Looping around the field, still shadowing the river, a wide view opens up back across the fields to a hunting platform. Corcoran’s Bridge spanning the river at this point is an entryway for canoeists, so please be aware of trailers coming over the bridge. At this point, it is possible to cut across the field back to the railway line. Choosing to stay on the path flanking the river, you may occasionally get a glimpse of herons and other water birds – the other side of the river is a nesting ground, so please do not cross the river to the other bank. The path eventually loops right back around to the hunting platform and a sharp left turn takes you back to the railway line and Potter’s Field, and along the path uphill back to the parking lot.
A number of paths lead off this loop, and many of these are quite a lot of fun to wander around. Some lead back through the woods, ford streams and wander up and down hills. It’s not unusual to come suddenly upon a deer grazing, or surprise a fox stalking silently through the high grass. Blackbirds chatter loudly from long stalks of grass, and turkey vultures drift lazily overhead. This place is really lovely. Enjoy.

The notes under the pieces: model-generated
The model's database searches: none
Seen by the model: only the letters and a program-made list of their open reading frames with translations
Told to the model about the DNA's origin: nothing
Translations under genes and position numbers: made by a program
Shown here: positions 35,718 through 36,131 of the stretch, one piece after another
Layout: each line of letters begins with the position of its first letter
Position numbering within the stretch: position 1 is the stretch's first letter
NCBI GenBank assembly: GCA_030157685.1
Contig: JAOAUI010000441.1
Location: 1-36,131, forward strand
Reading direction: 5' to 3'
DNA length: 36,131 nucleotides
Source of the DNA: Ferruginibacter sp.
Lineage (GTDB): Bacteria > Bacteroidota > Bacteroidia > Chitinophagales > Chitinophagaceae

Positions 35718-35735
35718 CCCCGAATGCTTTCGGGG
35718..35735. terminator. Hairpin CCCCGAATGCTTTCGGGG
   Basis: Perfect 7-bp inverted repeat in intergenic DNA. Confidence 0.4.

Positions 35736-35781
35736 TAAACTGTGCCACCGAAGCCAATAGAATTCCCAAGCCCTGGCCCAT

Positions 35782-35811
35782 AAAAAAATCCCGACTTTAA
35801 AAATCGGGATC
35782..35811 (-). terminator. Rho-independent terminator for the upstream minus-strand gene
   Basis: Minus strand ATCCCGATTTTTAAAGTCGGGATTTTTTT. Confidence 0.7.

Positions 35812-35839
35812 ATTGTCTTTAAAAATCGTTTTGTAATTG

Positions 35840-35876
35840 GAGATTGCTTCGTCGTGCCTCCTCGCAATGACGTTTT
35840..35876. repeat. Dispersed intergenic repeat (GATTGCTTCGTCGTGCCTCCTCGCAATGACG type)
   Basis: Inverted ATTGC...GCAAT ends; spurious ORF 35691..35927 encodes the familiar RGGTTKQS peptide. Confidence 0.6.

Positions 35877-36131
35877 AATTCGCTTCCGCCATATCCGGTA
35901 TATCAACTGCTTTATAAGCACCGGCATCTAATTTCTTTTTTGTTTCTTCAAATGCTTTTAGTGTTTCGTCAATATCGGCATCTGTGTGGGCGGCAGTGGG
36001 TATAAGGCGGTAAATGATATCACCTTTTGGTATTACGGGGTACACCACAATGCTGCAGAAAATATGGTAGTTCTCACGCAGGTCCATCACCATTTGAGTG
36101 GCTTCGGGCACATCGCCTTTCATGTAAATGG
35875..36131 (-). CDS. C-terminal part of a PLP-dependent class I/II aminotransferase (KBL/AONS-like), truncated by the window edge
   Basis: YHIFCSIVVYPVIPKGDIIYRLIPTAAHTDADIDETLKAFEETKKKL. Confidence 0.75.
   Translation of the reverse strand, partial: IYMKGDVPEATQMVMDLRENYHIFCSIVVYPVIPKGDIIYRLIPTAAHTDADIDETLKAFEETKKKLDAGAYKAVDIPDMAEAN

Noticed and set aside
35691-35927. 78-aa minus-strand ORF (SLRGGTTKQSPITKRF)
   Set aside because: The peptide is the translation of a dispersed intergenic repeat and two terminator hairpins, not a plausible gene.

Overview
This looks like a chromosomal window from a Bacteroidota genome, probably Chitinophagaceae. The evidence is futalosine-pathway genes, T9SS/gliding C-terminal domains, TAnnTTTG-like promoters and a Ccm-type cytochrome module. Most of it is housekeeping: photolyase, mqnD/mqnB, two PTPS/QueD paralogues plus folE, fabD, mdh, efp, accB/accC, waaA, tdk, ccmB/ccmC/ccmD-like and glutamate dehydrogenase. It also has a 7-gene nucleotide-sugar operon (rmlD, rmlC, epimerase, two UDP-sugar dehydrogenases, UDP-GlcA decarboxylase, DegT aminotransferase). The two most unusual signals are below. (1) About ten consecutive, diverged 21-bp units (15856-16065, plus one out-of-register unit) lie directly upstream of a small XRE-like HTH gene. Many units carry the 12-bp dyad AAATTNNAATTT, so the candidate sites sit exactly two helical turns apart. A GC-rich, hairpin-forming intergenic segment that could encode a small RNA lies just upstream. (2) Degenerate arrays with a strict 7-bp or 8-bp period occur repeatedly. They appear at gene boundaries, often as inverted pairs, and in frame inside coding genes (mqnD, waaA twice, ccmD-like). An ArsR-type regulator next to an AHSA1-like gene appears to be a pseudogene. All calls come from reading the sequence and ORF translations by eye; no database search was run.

To get to the South loop trail, cross the road (be careful – cars coming over the hill cannot see you!) and get onto the mowed path by the fence line. The path runs adjacent to the maintenance buildings, which are currently under reconstruction, and curves between planted fields. As soon as the path turns left (~0.1 mile), a vista opens up with fields on either side with shadowy woods beyond and in the distance. On a sunny day in the summer, look for swallows swooping about catching insects. If you’re lucky, you’ll see Eastern Bluebirds –delayed hay harvesting at ChesLen to July has allowed the ground nesting birds to stay in their nests until after the fledglings leave. This restoration of habitat has recovered the local population of these birds. The information plaque at the top of the hill (0.56 mile) describes habitat restoration in more detail.